You can think of multiplying by a fraction as equivalent to multiplying by the top number and dividing by the bottom number. You can do the multiplication and division in either order, since (a * b) / c = (a / c) * b! For me, 7/5 * 60 is easiest to evaluate as (60 / 5) * 7 = 12 * 7 = 84. These numbers are much friendlier to work with than(60 * 7) / 5 = 420 / 5 = 84.


Don’t get discouraged!

Mental math is hard for everyone, but it’s just like any other skill. It gets easier with practice, so don’t give up! If you’re looking for a more comprehensive review experience, you may also consider MCAT Self Prep’s High Speed Math Mastery Course or getting more personalized help through one-on-one Tutoring. Good luck studying!

Warm Regards,


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Alex scored a 528 after self-prepping for his exam as a non-traditional student working at Google. After spending years helping students overcome challenges on many standardized exams, he’s ready to help you with any MCAT challenges you face! You can learn more and sign up to work with him one-on-one here.

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How we Matched up the Khan Academy Passages with the eCourse Lessons

Each lesson of the eCourse contains links to 1 to 5 Khan Academy science passages for the purpose of providing you with non-AAMC material to practice your science passage reading skills on. By completing all the linked passages within every lesson, you will have finished all the freely available Khan Academy science passages.

To match up the Khan Academy Science Passages with the eCourse lessons, we carefully examined the passage and question content of each one. Then we decided which lesson of the eCourse best correlated with that content. You may notice that some passages don’t match up perfectly with the current lesson. If they don’t match up with the current lesson, they should match up with one of the previous lessons in the module. We did this carefully so that you could practice your science passage reading skills on passages that contain the content you’ve already learned.

Why we don’t recommend non-AAMC CARS practice questions

We recommend practicing CARS by reading non-AAMC CARS passages but not doing the associated practice problems. The reason we don’t recommend doing the practice problems is because the MCAT is written by the AAMC. They have a very unique style in which they write CARS practice questions that third-party companies (try as they might) are unable to replicate. When students spend time on non-AAMC CARS practice problems, they get familiar with the wrong style of questioning, leading them to overthink and incorrectly respond to the questions written by the AAMC. Thus, it is in your best interest to solely practice on AAMC CARS practice questions.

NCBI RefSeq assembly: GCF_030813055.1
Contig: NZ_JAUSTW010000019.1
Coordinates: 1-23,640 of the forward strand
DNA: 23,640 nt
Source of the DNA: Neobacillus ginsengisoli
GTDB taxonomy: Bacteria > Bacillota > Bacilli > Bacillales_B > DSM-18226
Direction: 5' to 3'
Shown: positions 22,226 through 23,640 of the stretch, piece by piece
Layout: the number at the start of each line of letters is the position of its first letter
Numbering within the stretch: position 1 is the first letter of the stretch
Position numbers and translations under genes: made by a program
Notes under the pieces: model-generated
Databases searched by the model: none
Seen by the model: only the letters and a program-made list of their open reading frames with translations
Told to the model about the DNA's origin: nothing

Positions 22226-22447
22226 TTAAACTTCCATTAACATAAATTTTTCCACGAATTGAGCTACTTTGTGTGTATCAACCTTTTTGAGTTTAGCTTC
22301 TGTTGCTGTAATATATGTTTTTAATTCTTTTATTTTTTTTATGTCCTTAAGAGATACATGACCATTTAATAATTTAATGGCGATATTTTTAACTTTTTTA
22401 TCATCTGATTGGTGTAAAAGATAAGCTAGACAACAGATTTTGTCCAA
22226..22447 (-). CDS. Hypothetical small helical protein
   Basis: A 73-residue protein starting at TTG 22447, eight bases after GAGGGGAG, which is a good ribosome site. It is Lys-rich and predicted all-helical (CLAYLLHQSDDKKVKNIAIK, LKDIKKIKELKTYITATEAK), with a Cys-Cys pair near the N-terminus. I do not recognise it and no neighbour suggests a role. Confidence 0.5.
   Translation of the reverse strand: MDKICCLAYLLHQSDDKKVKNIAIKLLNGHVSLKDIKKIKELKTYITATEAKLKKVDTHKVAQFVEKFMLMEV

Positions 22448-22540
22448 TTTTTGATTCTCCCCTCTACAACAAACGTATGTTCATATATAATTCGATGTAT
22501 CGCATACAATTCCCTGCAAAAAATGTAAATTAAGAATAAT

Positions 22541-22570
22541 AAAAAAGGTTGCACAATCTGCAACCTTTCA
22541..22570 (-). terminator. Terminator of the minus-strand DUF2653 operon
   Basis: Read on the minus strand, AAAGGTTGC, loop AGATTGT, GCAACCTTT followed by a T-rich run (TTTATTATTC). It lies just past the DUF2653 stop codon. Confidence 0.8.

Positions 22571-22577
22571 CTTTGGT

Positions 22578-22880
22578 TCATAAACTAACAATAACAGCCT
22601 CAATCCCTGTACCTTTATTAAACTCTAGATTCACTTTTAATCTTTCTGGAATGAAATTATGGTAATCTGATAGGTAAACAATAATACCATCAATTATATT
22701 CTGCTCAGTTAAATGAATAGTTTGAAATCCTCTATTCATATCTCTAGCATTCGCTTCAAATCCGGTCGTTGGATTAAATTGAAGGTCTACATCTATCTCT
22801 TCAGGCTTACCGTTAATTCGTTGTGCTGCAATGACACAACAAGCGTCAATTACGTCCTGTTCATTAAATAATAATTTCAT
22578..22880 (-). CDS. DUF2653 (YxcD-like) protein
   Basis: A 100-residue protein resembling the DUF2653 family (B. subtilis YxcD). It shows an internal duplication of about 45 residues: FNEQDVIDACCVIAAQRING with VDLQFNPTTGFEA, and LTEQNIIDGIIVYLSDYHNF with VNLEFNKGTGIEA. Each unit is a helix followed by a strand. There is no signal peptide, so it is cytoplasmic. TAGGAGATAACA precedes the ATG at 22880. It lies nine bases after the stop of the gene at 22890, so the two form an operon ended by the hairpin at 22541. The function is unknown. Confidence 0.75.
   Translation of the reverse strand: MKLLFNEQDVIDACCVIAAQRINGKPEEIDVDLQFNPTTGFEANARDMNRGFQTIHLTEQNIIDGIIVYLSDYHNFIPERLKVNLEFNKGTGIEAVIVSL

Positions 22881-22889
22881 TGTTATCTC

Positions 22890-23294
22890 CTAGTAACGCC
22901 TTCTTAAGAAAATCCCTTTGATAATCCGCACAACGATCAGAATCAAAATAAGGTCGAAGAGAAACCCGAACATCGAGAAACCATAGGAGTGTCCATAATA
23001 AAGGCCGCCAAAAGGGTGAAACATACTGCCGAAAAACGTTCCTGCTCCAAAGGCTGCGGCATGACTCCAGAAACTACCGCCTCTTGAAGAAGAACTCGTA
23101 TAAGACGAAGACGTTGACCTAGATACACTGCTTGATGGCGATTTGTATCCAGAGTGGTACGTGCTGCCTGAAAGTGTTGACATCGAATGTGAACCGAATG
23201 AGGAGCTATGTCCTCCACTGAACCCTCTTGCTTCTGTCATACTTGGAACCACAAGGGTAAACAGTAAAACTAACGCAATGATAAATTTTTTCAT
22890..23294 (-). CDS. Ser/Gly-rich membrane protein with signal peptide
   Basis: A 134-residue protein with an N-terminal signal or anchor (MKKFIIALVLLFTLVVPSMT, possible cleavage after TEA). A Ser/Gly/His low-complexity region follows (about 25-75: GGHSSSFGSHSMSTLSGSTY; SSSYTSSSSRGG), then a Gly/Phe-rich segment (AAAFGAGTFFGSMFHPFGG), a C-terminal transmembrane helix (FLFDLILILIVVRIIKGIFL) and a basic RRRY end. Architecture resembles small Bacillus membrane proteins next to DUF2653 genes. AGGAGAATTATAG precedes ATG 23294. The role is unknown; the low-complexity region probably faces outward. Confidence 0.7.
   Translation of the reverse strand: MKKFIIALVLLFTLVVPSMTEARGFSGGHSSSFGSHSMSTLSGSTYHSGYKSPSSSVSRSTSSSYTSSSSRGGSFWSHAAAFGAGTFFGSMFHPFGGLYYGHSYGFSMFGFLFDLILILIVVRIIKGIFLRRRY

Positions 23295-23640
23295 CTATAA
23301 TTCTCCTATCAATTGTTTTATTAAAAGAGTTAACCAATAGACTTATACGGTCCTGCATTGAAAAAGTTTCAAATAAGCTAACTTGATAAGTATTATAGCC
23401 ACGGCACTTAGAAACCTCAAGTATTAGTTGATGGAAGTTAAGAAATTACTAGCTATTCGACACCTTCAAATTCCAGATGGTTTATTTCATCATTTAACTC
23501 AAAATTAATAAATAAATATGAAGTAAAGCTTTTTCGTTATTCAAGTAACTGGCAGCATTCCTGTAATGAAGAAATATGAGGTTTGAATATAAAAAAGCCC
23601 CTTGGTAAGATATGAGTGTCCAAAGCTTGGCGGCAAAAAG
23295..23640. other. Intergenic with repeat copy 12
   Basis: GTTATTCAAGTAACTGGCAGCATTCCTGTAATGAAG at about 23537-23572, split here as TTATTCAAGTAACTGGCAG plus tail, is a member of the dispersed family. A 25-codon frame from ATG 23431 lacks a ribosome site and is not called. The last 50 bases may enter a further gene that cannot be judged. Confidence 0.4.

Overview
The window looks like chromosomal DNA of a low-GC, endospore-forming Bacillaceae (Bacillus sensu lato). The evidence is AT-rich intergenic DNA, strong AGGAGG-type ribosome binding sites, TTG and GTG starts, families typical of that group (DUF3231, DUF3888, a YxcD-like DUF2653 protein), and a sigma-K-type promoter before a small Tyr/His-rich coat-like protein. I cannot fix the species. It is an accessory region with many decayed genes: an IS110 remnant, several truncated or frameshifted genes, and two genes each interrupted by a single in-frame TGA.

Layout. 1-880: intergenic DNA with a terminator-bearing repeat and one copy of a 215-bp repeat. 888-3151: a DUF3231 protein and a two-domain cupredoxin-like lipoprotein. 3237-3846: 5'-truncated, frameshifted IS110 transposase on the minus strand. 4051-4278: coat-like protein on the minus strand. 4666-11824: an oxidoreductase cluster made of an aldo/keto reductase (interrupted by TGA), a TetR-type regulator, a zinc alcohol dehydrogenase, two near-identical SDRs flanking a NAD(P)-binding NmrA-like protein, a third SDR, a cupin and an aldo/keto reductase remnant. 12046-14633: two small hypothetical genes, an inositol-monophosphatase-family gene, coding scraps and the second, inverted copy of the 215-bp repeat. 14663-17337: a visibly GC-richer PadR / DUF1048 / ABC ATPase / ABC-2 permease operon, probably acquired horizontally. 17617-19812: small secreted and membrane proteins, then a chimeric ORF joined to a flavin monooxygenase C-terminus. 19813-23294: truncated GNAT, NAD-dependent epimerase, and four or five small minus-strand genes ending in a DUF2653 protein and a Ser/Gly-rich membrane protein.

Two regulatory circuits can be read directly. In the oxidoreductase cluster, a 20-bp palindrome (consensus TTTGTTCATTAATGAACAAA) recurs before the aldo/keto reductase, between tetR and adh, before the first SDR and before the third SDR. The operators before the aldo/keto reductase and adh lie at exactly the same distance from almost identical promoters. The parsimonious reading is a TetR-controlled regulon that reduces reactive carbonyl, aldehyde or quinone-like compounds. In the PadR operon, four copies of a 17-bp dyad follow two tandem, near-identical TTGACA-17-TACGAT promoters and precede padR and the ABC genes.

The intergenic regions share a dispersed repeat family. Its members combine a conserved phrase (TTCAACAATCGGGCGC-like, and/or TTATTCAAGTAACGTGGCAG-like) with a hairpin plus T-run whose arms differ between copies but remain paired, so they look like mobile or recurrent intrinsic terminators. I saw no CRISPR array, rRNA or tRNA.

That said, we highly recommend practicing your reading skills on non-AAMC CARS passages. In our Ultimate CARS Strategy Course, we provide you with 1,000 free CARS passages and 100+ homework assignments, giving you ample material to practice on. Reading countless passages while practicing the proper reading habits and strategies will prepare you well to conquer the CARS section as it was written by the AAMC.

Which books do the lessons match up with?

The books we use in each lesson are linked below. We plan to stick with these older editions of the books since very little has changed and the older editions are much more affordable:

First Edition of the Kaplan 7-book Series
First Edition of the Princeton 7-book Series

Do the chapters match up perfectly?

The Kaplan Books, Princeton Books, and Khan Academy Videos were all produced by different authors. For this reason, there are some chapters in the Kaplan Book or Princeton Book that are not even found in the Khan Academy Videos and vice versa. For instance, the Kaplan and Princeton Books have chapters that cover certain experimental procedures that the Khan Academy Videos do not cover.

Our goal in matching up the books with the videos was to correlate the content as best as possible while also covering ALL the content from every resource. For this reason, when nothing in the Kaplan Books matched up with one of the video playlists, instead of leaving the reading assignment for Kaplan blank, we inserted material that did not fit in anywhere else (i.e. one of those chapters on an experimental procedure that was not covered by Khan Academy). So, when the assignment doesn’t appear to match up right, please know that this was intentional.

*If you follow the reading assignments outlined, you will finish the entire Kaplan 7-book series and/or Princeton 7-book series by the time you finish all 10 content modules.

Do the sections match up perfectly?

If the sections assigned in our eCourse do not match up with the sections contained in your content review book, you may have a different edition. The sections should still match up the large majority of the time, but in the rare instance that they don’t, I’d recommend simply reading sections that do match up and saving the ones that do not for a future lesson.